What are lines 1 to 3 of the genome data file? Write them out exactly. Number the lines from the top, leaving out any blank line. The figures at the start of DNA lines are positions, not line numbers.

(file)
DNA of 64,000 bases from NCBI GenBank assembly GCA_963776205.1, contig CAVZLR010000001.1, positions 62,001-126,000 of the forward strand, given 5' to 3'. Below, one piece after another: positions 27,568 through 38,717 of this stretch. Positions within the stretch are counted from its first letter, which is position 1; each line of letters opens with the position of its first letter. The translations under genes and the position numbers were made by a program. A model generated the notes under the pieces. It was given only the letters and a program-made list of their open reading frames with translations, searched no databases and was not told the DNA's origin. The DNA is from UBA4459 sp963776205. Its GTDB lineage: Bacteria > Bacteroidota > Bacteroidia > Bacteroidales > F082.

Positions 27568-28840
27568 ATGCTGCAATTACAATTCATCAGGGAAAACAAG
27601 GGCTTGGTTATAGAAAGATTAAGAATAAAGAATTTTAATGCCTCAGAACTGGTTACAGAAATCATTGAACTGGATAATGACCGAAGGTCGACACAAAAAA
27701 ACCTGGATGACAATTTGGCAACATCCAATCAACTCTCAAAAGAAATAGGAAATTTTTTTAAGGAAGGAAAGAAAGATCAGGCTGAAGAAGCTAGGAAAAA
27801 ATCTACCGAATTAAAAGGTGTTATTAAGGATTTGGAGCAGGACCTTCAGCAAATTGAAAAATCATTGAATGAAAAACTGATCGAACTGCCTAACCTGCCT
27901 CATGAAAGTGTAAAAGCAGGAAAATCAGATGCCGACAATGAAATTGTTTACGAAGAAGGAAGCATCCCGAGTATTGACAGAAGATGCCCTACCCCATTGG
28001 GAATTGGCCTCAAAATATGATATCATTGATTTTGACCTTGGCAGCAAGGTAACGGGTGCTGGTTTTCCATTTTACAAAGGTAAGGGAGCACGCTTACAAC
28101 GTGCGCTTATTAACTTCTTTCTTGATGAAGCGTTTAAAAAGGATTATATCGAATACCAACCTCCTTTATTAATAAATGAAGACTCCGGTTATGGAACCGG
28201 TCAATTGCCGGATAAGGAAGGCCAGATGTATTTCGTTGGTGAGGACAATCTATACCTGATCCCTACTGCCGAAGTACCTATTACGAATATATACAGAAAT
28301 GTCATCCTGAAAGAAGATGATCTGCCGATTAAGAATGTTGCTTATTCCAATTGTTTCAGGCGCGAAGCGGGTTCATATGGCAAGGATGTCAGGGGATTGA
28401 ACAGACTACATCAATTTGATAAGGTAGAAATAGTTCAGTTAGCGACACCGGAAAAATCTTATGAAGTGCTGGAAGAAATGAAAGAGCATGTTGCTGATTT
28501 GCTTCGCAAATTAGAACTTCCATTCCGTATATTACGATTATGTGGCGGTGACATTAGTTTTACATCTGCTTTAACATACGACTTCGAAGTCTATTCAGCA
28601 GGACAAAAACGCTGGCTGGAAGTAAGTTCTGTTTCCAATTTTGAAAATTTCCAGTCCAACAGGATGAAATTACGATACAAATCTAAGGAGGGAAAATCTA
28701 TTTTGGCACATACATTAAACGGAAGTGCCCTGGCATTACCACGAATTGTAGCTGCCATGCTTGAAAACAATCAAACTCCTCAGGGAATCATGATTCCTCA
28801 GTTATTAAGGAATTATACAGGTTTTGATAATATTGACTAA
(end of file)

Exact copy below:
DNA of 64,000 bases from NCBI GenBank assembly GCA_963776205.1, contig CAVZLR010000001.1, positions 62,001-126,000 of the forward strand, given 5' to 3'. Below, one piece after another: positions 27,568 through 38,717 of this stretch. Positions within the stretch are counted from its first letter, which is position 1; each line of letters opens with the position of its first letter. The translations under genes and the position numbers were made by a program. A model generated the notes under the pieces. It was given only the letters and a program-made list of their open reading frames with translations, searched no databases and was not told the DNA's origin. The DNA is from UBA4459 sp963776205. Its GTDB lineage: Bacteria > Bacteroidota > Bacteroidia > Bacteroidales > F082.

Positions 27568-28840
27568 ATGCTGCAATTACAATTCATCAGGGAAAACAAG